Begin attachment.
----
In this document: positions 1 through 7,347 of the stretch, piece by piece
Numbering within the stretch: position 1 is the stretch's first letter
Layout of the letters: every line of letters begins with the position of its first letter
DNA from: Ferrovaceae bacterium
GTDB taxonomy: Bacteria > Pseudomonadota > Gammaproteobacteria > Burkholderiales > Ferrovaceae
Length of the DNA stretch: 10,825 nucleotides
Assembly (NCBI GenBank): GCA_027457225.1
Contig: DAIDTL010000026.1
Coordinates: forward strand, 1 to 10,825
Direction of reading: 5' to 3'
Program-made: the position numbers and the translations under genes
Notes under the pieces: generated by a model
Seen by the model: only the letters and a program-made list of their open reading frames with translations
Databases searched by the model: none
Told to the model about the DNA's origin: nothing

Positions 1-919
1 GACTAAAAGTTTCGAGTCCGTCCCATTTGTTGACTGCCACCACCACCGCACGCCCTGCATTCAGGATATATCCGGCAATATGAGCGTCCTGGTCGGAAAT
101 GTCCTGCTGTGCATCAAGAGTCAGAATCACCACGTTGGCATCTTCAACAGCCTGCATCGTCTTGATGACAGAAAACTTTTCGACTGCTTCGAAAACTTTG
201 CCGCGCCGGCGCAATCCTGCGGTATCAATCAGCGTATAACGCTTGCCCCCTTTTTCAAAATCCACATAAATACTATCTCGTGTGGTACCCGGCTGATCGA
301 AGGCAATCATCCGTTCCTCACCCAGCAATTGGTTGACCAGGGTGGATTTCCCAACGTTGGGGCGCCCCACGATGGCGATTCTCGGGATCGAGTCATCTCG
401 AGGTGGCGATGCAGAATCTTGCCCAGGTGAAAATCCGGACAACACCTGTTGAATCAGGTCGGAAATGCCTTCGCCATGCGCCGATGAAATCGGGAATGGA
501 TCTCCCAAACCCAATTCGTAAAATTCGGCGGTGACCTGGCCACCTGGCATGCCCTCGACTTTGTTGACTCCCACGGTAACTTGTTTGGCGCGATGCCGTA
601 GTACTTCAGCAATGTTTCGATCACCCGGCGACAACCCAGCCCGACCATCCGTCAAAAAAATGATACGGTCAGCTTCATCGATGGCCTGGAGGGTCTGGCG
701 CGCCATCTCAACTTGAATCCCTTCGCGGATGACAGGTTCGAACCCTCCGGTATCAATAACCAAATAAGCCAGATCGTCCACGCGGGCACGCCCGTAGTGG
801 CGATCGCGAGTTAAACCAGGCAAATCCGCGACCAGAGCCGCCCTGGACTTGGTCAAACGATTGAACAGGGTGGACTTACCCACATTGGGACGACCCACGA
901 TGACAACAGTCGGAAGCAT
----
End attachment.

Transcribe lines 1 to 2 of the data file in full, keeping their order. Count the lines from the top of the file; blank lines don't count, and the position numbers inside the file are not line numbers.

In this document: positions 1 through 7,347 of the stretch, piece by piece
Numbering within the stretch: position 1 is the stretch's first letter